Kendall Worth: “You may think it a bit weird for me to talk about Christmas in October but many people on social assistance are already starting to develop a bit of anxiety thinking about how they are going to prepare for Christmas this year.”
Kendall Worth: “We shouldn’t have to depend on an income assistance system with lots of obstacles for people who live with visible and invisible disabilities.”
Kendall Worth: “Fewer family thanksgiving dinners means that this year for many people Thanksgiving is going to be full of all-around sadness.” But there is also a bright side.
Kendall Worth: Meet Jennifer, Donna, Tafiba, and Michelle , who have two things in common. They are interested in wanting to get back into the workforce and they have applied for a zillion jobs over these past couple of years and it seems that no one will hire them.
Kendall Worth writes about the challenges for people on income assistance with part time jobs. They were told to get off assistance and on to CERB, and ever since it’s been a rocky road.
For Rose, who Kendall Worth introduced us to earlier, will have to apply for income assistance because her parents are only able to pay her rent for two more years due to their health going downhill and her father recently retiring.
Kendall Worth: it is safe to say that 80% of income assistance recipients live a life of loneliness and social isolation. Many do not have good relationships with their families, and many of them do not even talk to their families. COVID-19 made this so much more worse, but we can do something about it.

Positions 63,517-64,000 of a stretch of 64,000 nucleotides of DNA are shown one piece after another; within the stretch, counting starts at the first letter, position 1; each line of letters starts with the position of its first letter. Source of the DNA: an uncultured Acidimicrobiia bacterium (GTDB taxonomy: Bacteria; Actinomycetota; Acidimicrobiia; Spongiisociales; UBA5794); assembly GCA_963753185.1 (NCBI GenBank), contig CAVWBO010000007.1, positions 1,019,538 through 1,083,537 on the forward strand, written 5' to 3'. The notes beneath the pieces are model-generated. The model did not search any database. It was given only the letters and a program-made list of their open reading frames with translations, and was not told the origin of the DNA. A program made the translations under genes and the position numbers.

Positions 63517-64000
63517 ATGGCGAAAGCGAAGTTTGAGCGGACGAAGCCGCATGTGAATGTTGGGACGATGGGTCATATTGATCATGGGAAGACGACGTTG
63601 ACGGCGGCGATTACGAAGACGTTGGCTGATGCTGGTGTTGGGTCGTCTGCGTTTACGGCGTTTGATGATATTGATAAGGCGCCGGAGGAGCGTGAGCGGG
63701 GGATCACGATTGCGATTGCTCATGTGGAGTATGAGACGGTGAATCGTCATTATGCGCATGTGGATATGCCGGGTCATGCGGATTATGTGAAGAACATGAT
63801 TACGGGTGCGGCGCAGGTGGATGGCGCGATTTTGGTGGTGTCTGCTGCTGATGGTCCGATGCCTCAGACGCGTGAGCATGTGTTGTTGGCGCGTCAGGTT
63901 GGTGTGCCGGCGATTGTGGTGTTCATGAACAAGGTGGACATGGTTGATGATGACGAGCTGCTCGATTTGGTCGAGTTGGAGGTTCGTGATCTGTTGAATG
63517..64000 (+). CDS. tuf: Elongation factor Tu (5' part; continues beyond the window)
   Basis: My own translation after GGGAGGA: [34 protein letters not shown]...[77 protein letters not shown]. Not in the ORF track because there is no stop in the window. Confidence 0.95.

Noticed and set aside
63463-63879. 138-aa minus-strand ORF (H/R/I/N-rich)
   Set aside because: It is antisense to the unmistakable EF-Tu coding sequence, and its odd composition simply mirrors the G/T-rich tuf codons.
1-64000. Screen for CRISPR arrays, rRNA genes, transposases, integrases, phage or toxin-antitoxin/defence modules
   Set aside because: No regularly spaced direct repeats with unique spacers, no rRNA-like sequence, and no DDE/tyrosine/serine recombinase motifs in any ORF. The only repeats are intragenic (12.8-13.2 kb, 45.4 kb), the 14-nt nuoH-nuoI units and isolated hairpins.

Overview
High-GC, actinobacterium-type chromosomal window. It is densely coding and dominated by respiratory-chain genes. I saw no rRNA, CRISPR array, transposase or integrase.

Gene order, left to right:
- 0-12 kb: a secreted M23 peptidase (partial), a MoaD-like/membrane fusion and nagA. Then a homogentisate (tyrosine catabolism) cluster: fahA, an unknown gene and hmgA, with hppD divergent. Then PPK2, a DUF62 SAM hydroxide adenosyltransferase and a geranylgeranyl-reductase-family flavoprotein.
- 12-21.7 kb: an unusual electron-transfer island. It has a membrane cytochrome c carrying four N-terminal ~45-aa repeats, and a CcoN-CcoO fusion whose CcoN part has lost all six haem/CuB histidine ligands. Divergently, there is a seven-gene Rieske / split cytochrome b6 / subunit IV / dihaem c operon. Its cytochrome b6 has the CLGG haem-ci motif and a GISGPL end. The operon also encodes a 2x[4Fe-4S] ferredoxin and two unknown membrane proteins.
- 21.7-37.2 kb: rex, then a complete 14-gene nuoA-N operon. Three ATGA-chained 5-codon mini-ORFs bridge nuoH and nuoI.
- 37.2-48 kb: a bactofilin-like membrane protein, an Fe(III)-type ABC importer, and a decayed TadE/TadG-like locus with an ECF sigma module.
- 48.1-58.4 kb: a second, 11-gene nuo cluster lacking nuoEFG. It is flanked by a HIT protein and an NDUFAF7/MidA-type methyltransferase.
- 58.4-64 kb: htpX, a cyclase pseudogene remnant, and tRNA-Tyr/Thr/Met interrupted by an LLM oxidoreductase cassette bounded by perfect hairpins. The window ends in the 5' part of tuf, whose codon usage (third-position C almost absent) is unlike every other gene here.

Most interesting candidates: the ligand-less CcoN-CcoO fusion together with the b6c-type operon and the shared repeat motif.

Kendall visits Progressive Conservative Party MLA Steve Craig in Lower Sackville, to find out about poverty in that area and discuss mental health issues that affect people on income assistance.
Sarah is 38 years old. She has lived with a learning disability her whole life and when she got older was diagnosed with OCD, mild anxiety disorder and Asperger. She has $315 left after rent, special diet and telephone is paid. That is $315 to pay her power bill and get groceries that are not covered in the special diet allowance.
Joanne Bernard wants to be the new premier of Nova Scotia. “Many people on income assistance, including myself, lost respect for her within weeks of her getting appointed as the Minister of Community Services,” writes Kendall Worth.